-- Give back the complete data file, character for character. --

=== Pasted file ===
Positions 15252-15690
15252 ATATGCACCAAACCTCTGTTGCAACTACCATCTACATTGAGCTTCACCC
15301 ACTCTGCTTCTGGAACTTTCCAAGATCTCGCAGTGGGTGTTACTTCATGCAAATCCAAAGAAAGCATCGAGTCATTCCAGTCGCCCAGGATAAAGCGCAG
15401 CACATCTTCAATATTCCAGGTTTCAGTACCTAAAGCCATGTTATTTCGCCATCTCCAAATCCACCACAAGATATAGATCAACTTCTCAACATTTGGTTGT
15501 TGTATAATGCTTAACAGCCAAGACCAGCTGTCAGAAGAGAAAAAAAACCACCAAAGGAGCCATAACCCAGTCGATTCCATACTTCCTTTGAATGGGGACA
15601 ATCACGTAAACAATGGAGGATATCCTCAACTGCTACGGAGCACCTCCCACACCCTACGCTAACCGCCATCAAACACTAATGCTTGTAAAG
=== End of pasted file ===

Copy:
Positions 15252-15690
15252 ATATGCACCAAACCTCTGTTGCAACTACCATCTACATTGAGCTTCACCC
15301 ACTCTGCTTCTGGAACTTTCCAAGATCTCGCAGTGGGTGTTACTTCATGCAAATCCAAAGAAAGCATCGAGTCATTCCAGTCGCCCAGGATAAAGCGCAG
15401 CACATCTTCAATATTCCAGGTTTCAGTACCTAAAGCCATGTTATTTCGCCATCTCCAAATCCACCACAAGATATAGATCAACTTCTCAACATTTGGTTGT
15501 TGTATAATGCTTAACAGCCAAGACCAGCTGTCAGAAGAGAAAAAAAACCACCAAAGGAGCCATAACCCAGTCGATTCCATACTTCCTTTGAATGGGGACA
15601 ATCACGTAAACAATGGAGGATATCCTCAACTGCTACGGAGCACCTCCCACACCCTACGCTAACCGCCATCAAACACTAATGCTTGTAAAG